ARTICLES OF STONE. 178-189. 178, (46613); 179, (46614); 180, (46615); 181, (46616); 182, (46617); 183, (46618); 184, (46619); 185, (46620); 186, (46621); 187, (46622); 188, (46657); 189, (46658). Hammers with groove around the middle. In 46618 the groove is double. They are of quartzite, lava, greenstone, metamorphic rock and basalt. 190-202. 190, (46623); 191, (46624); 192, (46625); 193, (46627); 194, (46639); 195, (46640); 196, (46641); 197, (46642); 198, (46644); 199, (45645); 200, (46646); 201, (46647); 202, (46648). Small smoothing-stones. 203, (46626). A triangular pounding stone. 204-212. 204, (46628); 205, (46629); 206, (46630); 207, (46631); 208, (46632); 209, (46633); 210, (46634); 211, (46650); 212, (46632). Oval pounding-stones made out of rolled pebbles or bowlders. 213, (46635). Elongate slender implements of basalt, probably used in molding pottery, especially the larger flaring bowls. 214, (46636). A smaller implement of similar form used as a polisher for particular vessels. 215-216. 215, (46637); 216, (46638). Flat stones with straight groove for smoothing arrow-shafts. 217, (46643). An unfinished ax of basalt. 218, (46651). A mortar for pounding and grinding mesquite beans. 219, (46653). Rude, partially grooved ax. 220, (46654). Small quartzite pestle. 221, (46659). A very regular, much-worn basaltic metate. 222, (47926). A large, well-worn metate. 223-226. 223, (46660); 224, (47927); 225, (47928); 226, (47929). Rubbing stones for metate. 227-228. 227, (47930); 228, (47931). Broken hatchets with annular groove near the hammer end. 229-232. 229, (47932); 230, (47933); 231, (47934); 232, (47935). Rude hatchets or digging implements notched on the side. 233-234. 233, (47936); 234, (47937). Hammers or pounding-stones with groove around the middle. 235-248. 235, (47938); 236, (47939); 237, (47944); 238, (47951); 239, (47952); 240, (47953); 241, (47954); 242, (47955); 243, (47956); 244, (47958); 245, (47959); 246, (47963); 247, (47964); 248, (47965). Pounding-stones. 249-255. 249, (47940); 250, (47941); 251, (47942); 252, (47943); 253, (47960); 254, (47961); 255, (47962). Small smoothing-stones. 256, (47945). Quartz pestle. 257, (47946). Stone for crushing and grinding mesquite beans. 258-261. 258, (47947); 259, (47948); 260, (47949); 261, (47950). Small disk-shaped hammer-stones with finger pits or depressions usually on both sides. 262-265. 262, (47966); 263, (47967); 264, (47968); 265, (47969). Stones with flat surface and a single straight groove for polishing or straightening arrow-shafts. 266-267. 266, (47971); 267, (47972). Similar stones, with two and three grooves, used for same purpose. 268, (47970). Piece of soap-stone used for moulding bullets. 269, (47974). Rude mortar for grinding paint. 270, (47973). Muller for grinding paint in the paint mortar.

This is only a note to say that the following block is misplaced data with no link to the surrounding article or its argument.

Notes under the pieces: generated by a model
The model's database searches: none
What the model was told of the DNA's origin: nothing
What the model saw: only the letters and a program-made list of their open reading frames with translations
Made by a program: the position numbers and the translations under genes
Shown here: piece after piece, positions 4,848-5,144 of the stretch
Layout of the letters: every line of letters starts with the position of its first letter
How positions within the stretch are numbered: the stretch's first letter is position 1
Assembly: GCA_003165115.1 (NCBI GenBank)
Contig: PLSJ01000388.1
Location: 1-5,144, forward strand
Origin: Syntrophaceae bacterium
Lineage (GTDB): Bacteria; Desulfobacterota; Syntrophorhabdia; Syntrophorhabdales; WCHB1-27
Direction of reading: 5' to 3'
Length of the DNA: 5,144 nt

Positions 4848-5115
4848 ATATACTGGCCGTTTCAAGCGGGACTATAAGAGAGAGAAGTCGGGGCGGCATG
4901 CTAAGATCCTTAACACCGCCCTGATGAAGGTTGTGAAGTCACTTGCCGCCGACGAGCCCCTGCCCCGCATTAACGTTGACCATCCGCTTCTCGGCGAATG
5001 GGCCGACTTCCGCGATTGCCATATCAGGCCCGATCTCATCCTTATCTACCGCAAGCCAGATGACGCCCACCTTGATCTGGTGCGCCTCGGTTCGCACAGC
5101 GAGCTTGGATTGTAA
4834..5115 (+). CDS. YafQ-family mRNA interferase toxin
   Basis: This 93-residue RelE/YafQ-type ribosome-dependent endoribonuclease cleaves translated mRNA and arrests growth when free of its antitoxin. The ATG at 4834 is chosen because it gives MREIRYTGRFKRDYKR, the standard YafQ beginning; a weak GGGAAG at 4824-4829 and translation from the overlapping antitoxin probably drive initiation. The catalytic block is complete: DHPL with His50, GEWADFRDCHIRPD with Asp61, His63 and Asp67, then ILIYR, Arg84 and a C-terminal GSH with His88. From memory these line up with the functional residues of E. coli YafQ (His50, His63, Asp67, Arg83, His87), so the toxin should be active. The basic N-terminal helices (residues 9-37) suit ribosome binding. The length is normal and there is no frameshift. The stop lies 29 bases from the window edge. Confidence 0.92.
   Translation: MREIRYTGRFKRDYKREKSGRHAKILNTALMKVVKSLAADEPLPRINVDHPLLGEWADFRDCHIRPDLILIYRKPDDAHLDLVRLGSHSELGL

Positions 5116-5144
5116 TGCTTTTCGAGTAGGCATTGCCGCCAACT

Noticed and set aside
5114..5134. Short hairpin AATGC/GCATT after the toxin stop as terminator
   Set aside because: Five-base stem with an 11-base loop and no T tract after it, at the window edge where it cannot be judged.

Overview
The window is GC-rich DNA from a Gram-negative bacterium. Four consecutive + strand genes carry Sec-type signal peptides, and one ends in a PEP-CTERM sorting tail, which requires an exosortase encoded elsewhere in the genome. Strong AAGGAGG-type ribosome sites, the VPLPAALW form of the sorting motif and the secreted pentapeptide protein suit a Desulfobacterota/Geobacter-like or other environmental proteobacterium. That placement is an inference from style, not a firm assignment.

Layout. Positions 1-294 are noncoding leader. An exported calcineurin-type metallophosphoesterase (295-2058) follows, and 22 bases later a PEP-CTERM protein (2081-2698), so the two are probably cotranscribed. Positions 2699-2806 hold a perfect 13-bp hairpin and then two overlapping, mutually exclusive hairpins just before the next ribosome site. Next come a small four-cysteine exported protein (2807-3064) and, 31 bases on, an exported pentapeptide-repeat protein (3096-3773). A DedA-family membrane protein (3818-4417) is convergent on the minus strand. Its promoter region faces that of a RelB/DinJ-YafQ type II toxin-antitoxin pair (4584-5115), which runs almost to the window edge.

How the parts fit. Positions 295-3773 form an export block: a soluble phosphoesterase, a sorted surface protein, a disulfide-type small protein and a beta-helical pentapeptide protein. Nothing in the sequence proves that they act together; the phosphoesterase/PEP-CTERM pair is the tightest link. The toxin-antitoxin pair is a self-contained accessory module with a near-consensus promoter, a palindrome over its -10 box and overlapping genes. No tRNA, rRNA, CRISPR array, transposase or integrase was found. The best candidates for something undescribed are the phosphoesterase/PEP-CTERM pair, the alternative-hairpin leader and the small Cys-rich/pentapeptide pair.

ARTICLES OF CLAY. These are few and simple and chiefly of the yellow micaceous ware, some of it blackened by use so that the original color cannot now be observed. Some of the pieces are of red ware with ornamentations. 273-274. 273, (47431); 274, (47432). Pottery moulds for bottoms of vessels. 275, (47434). A pitcher-shaped teapot of red micaceous ware, with handle; a row of projecting points around the middle, one-half of these (those on one side) having the tips notched. There is a triangular spout in front, the opening to it being through numerous small round holes forming a strainer. Capacity about three pints. Fig. 698.) 276, (47435). Small pitcher-shaped cooking pot with handle and